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Meritocracy to Social Mobility: Boon or Bane?

From a tiny obscure fishing village to a globally-recognised financial hub, Singapore has undergone tremendous change to arrive at where it is today. This phenomenal transformation is attributed to factors such as a progressive government, a harmonious society and adequate investment in education. All undergirded by the principles of meritocracy.

However, problems have since emerged from Singapore’s economic success through the decades. Behind its high standard of living and one of the highest GDP per capita records in the world lies an alarmingly high level of social inequality. In Oxfam’s Commitment to Reducing Inequality Index, Singapore ranks in the bottom 10 out of 157 countries[1], [2].

Simultaneously, Singapore’s meritocratic approach is coming under increasing scrutiny. Although a recent 2018 study of 82 countries shows Singapore as the top nation in Southeast Asia and 20th worldwide for social mobility, even listing amongst the top 10 for education, everything is not quite picture-perfect. The nation is found trailing behind in areas such as fair wage distribution and social protection, coming in at the 51st and 61st positions respectively[3].

To find out what this means about Singapore’s brand of meritocracy, here are some insights from Dr. Grace Chee, lecturer of Social Work Programme at the S R Nathan School of Human Development (NSHD), and Associate Professor Leong Chan-Hoong from the Centre of Applied Research at SUSS.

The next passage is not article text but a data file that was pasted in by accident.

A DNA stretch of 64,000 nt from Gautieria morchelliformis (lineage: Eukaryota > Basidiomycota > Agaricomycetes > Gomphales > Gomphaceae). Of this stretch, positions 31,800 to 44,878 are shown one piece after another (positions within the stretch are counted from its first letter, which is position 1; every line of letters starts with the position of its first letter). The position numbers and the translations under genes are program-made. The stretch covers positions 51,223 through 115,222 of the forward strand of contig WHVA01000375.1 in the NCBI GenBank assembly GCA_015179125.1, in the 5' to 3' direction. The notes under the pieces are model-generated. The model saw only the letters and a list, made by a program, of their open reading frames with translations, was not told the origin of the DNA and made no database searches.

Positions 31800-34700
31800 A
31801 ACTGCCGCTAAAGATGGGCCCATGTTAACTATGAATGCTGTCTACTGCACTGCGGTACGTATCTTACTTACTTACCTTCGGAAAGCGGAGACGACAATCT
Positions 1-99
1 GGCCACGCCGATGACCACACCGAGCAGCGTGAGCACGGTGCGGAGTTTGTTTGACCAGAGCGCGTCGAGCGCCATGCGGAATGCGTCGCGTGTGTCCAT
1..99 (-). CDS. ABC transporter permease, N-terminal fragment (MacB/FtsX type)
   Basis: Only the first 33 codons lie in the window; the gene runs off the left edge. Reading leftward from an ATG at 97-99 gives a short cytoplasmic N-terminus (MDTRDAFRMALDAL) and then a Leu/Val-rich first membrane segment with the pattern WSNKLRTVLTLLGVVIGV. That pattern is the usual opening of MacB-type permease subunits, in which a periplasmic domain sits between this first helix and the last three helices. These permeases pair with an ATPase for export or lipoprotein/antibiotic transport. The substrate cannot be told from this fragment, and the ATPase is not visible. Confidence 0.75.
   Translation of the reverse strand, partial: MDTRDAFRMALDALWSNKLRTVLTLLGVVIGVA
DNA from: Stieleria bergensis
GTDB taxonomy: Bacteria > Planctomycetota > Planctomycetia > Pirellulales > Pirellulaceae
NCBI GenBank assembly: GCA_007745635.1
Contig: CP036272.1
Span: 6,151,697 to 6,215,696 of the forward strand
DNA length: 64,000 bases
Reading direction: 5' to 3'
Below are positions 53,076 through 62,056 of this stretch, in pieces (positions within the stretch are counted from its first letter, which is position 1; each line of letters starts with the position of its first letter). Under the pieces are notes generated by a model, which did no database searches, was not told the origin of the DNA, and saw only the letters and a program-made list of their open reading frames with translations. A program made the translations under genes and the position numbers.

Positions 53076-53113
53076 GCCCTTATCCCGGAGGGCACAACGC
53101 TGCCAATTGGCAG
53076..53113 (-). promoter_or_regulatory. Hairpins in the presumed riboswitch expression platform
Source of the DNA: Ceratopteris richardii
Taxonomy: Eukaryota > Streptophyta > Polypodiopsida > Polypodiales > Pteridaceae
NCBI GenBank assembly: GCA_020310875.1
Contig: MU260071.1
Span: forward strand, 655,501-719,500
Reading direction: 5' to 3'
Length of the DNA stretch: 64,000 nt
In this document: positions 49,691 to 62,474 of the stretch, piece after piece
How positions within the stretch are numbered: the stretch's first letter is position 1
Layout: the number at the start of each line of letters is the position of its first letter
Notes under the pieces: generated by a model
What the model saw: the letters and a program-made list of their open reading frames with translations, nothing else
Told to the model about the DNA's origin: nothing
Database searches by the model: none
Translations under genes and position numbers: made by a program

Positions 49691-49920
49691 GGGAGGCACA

What are your thoughts on Singapore’s position in the studies?


Chee:

I have no doubt that Singapore ranks at or near the top in terms of social mobility and education. This is quite obvious, given its excellent education system. I do agree, however, that this has resulted in the creation of inequalities among its citizens.

Leong:
Inequality can be examined at the absolute or relative level. The former compares standard of living with similar developed economies, and Singapore has done reasonably well. Even among the lower-income families, there is a reasonable quality of life and upward mobility. For the latter (relative inequality) however, the evidence points to a jarring gap between the wealthiest and poorest. The Oxfam study as well as other international research programmes like the PISA test echo the comparative deprivation. Moving forward, our social and educational policies will have to pay greater attention to enable the less successful community to catch up with their affluent peers. Relative, more than absolute, divides and shapes anxiety and wellbeing.

Do you believe that meritocracy is affecting social mobility in Singapore?


Chee:
Yes, I believe that meritocracy has a big effect on social mobility here. Those who have the credentials and merits will rise faster and go further compared to those who do not. Therefore, this creates gaps in society. Those who do not have the credentials will have a more challenging time trying to keep up with and to match those who do. More resources are offered to those who have the "merits", while those who do not might struggle to obtain these same resources.

How is Singapore already addressing the issues of social mobility? What else can or should be done? What is Singapore not doing right?


Leong: